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The Ultimate Guide to Smoking Meat, Fish, Vegetables, and More


A pellet grill is a versatile cooking machine that excels at all kinds of food preparation, including grilling and roasting. But what initially draws people to a Traeger is the ability to smoke like a pro pitmaster without the hassle of tending a fire. By doing little more than pressing a button, Traeger owners can easily smoke a pork butt to tender perfection for pulled pork, make ribs as good as (or better) than any smokehouse, and even try their hand at brisket.

Beyond smoking meat, there’s smoked salmon, chicken, and turkey. Smoking also works wonders on vegetables like beets, potatoes, and mushrooms. Then there are the foods that you might not think to smoke yet are amazing, nonetheless: smoked deviled eggs, smoked cream cheese, and even smoked Cheez-Its.

How A Pellet Grill Works

Before we get into the details of smoking all this delicious food, let’s talk a bit about how a pellet grill works. The wood pellets themselves are made from compressed hardwood sawdust. Traeger pellets contain no fillers or binders, so all you get is the pure flavor of the wood. For all cooking, whether smoking or grilling, the pellets are automatically fed via an electrically powered auger into a fire pot beneath the grill cooking grates. There the pellets burn steadily and at a constant temperature guided by the unit’s digital controller. At lower temperatures, between 165°F and 275°F, the pellets produce ample smoke, adding wood-fired flavor to your food. To smoke food on a Traeger, all you basically need to do is set the grill temperature, put your food on the grate, and walk away.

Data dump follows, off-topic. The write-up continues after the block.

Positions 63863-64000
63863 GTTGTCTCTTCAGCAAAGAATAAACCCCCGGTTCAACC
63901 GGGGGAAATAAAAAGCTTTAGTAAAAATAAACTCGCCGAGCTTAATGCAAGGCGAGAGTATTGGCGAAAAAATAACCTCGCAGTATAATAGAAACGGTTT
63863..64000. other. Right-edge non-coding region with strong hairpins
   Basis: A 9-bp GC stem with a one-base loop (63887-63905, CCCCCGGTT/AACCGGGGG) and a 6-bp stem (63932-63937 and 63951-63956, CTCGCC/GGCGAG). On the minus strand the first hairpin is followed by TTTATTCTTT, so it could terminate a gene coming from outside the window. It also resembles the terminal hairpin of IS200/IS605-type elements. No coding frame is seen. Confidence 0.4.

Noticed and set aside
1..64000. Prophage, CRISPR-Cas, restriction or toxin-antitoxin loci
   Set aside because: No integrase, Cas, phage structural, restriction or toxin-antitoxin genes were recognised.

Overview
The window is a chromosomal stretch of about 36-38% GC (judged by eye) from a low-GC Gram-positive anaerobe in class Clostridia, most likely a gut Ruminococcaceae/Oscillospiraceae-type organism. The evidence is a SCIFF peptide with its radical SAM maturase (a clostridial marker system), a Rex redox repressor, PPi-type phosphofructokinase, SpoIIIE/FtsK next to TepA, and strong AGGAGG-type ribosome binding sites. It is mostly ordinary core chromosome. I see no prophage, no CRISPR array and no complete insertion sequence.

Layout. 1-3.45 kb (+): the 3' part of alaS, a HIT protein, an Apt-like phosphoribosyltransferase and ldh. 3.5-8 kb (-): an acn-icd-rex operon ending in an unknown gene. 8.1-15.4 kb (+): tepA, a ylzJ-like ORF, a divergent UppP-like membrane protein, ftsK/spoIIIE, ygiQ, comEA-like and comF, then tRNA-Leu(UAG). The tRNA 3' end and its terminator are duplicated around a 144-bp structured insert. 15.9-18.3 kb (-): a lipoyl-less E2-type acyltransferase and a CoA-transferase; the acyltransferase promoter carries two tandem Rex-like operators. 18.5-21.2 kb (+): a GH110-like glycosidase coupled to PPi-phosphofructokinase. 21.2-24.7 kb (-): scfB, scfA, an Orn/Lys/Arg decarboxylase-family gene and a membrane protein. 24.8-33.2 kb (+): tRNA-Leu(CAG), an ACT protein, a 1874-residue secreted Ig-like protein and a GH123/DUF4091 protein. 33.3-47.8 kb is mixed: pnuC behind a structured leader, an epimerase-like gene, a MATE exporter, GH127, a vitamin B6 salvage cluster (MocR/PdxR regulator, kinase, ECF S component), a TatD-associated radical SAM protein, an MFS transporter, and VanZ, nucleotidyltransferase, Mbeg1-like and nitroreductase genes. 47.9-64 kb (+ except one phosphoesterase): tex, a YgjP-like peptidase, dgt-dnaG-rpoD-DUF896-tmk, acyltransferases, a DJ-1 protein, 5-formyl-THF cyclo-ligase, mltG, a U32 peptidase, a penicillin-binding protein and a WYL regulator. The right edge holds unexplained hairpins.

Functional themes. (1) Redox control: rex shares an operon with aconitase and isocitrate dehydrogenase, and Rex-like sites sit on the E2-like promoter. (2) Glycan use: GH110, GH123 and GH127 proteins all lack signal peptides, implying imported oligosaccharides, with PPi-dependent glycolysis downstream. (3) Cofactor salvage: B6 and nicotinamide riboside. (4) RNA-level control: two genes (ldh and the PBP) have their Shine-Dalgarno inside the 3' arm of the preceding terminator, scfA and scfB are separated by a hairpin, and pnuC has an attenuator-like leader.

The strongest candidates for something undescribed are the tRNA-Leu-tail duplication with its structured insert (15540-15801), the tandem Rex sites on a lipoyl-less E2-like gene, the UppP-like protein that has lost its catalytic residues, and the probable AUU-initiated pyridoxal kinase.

Compare that ease of use to another popular smoker, namely an offset smoker. An offset smoker is comprised of a cooking chamber with a fire chamber off to the side. A fire, usually made with hardwood logs or briquettes, heats the food and adds smoke. Proponents say offset smokers can add a deeper smoky flavor, but between monitoring the heat source and the air flow, they require a lot of attention, which is the exact opposite of the Traeger’s set-it-and-forget-it capability (especially when you connect your grill to WiFi). And most offset smokers are not as versatile as a pellet grill, meaning you can’t also do high heat cooking on it.

Though the Traeger pellet grill is easy to use, there are some things to keep in mind when smoking as well as tips and tricks to guarantee the most delicious results. Keep reading to learn more.


How To Smoke On A Traeger

Smoking on a Traeger pellet grill is easy, but if you follow the tips in this ultimate smoking meat, vegetables and more guide, your results will always be epic.

Start with a clean grill. Before you smoke anything on your Traeger you want to be sure the grill is clean. A clean grill ensures even heating and great tasting food. Any residual ash and sawdust should be vacuumed out and the grates, baffle, and drip tray wiped clean of excess grease and soot. For more detailed instructions on cleaning your Traeger, look here.

Fill the hopper with Traeger pellets. Though some foods don’t take long to smoke, the classics, including ribs, pork butt, and brisket, take hours and so will require enough pellets to feed the fire. We strongly recommend using Traeger pellets, which are slow burning and burn clean. Be sure the pellets are dry and have been kept that way; moist or wet pellets will not burn well. As to which pellet flavor to choose, that’s up to you. For the strongest smoke flavor, reach for hickory or mesquite. Pecan pellets, as well as our Signature pellets, add a more mellow wood-fired flavor, while cherry and apple will be the mildest of all. For more details on pairing foods with pellets, check out our wood pellet guide.


Prepare your food. Now that your grill is clean and your hopper full, you need to get your food ready. What meat should you smoke on your Traeger? Whatever you like best! Pork is especially well suited to smoking (think bacon) as its mild flavor soaks up the flavor of the wood. That said, a beef brisket is the holy grail of meat smoking, while chicken and fish offer lighter meat alternatives.